- Views & Opinions
In an attempt to neutralize journalistic descriptions of people who actively oppose gay civil rights, The Associated Press has banned use of the word “homophobic” in its stylebook, which is followed by the majority of the American press.
AP said the word “homophobia” wrongly suggests that the hatred of LGBT people is irrational or represents a psychological problem.
In the latest revision of its stylebook, AP also bans the terms “Islamophobia” and other “phobia” words in “political and social contexts.” AP also categorized the term “ethnic cleansing” as inappropriate.
“Homophobia … (is) just off the mark,” AP deputy standards editor Dave Minthorn told POLITICO. “It’s ascribing a mental disability to someone, and suggests a knowledge that we don’t have. It seems inaccurate. Instead, we would use something more neutral: anti-gay, or some such, if we had reason to believe that was the case.”
The man of coined the word “homophobia” disagreed. George Weinberg, who used the word in his seminal 1972 book “Society and the Healthy Homosexual,” said, “It was a hard-won word.”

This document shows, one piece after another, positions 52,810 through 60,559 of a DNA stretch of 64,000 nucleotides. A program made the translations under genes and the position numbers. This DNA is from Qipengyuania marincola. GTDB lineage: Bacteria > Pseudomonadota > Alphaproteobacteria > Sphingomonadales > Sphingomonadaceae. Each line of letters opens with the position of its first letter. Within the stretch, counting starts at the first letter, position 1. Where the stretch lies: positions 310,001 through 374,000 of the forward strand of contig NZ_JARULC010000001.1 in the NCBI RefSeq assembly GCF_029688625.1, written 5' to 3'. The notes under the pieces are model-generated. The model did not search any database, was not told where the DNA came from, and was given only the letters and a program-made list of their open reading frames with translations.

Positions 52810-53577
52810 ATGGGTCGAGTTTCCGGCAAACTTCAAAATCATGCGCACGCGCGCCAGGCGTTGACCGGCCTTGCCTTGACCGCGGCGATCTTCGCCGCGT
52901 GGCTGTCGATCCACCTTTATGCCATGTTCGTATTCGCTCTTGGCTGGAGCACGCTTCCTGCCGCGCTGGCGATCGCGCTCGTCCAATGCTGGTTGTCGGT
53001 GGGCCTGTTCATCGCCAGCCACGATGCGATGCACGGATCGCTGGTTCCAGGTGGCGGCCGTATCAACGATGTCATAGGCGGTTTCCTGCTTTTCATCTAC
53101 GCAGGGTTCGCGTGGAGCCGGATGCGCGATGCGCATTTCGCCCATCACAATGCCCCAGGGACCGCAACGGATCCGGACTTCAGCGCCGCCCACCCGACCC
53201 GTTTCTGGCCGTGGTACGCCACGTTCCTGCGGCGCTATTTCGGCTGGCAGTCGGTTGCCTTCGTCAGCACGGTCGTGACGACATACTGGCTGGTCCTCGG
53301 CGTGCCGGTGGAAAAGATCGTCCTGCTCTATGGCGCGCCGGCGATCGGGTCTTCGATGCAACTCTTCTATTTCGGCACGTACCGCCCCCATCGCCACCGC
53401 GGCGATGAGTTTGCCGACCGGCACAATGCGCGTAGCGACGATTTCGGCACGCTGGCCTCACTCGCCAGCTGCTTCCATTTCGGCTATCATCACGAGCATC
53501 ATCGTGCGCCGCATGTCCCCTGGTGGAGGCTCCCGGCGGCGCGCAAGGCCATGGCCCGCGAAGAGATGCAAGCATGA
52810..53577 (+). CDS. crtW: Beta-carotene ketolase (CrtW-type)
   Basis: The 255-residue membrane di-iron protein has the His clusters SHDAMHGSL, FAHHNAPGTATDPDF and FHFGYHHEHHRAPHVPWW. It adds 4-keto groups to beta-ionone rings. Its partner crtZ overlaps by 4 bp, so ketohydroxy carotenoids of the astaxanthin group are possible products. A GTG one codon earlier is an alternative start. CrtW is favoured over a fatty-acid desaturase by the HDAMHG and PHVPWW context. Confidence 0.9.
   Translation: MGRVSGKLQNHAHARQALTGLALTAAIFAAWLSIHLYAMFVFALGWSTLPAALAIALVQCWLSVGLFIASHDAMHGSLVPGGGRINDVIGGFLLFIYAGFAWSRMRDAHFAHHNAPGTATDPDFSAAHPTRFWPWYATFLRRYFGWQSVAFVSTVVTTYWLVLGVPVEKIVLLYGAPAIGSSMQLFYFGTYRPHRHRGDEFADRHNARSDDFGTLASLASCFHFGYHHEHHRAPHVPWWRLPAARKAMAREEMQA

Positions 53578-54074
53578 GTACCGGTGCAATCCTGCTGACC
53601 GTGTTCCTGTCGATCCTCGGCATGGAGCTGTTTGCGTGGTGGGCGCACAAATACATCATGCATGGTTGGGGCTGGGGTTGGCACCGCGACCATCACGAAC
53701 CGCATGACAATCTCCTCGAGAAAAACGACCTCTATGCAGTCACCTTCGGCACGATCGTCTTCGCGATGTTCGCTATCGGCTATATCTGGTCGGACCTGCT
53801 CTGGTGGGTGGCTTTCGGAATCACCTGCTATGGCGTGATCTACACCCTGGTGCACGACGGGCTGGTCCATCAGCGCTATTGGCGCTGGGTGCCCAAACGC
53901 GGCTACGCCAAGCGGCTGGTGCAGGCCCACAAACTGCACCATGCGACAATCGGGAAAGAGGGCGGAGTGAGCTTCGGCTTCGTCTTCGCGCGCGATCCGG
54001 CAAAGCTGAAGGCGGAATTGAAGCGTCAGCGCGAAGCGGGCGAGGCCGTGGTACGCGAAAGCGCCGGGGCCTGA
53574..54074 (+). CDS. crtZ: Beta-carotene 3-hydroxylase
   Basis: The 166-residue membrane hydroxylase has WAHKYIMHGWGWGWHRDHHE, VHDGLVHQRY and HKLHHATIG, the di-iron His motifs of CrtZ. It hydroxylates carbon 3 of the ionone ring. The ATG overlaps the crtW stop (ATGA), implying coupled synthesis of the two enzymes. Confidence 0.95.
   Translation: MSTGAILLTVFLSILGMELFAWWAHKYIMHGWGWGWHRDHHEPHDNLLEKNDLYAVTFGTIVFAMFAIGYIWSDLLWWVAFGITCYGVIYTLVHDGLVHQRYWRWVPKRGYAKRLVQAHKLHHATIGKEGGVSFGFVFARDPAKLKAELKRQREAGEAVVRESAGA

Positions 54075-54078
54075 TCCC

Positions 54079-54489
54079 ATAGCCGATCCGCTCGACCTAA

“(The word) made all the difference to City Councils and other people I spoke to,” Weinberg said via email to San Diego gay journalist Rex Wockner. “It encapsulates a whole point of view and of feeling. … It brought me some death threats. Is homophobia always based on fear? I thought so and still think so. Maybe envy in some cases. But that’s a psychological question. Is every snarling dog afraid? Probably yes. But here it shouldn’t matter. We have no other word for what we’re talking about, and this one is well established. We use ‘freelance’ for writers who don’t throw lances anymore, and who want to get paid for their work.”
The LGBT media watchdog and advocacy group GLAAD said its officials are reviewing the changes to the AP guide.
Wisconsin Gazette, which subscribes to AP and generally follows its guidelines for reporters, will continue to use the term.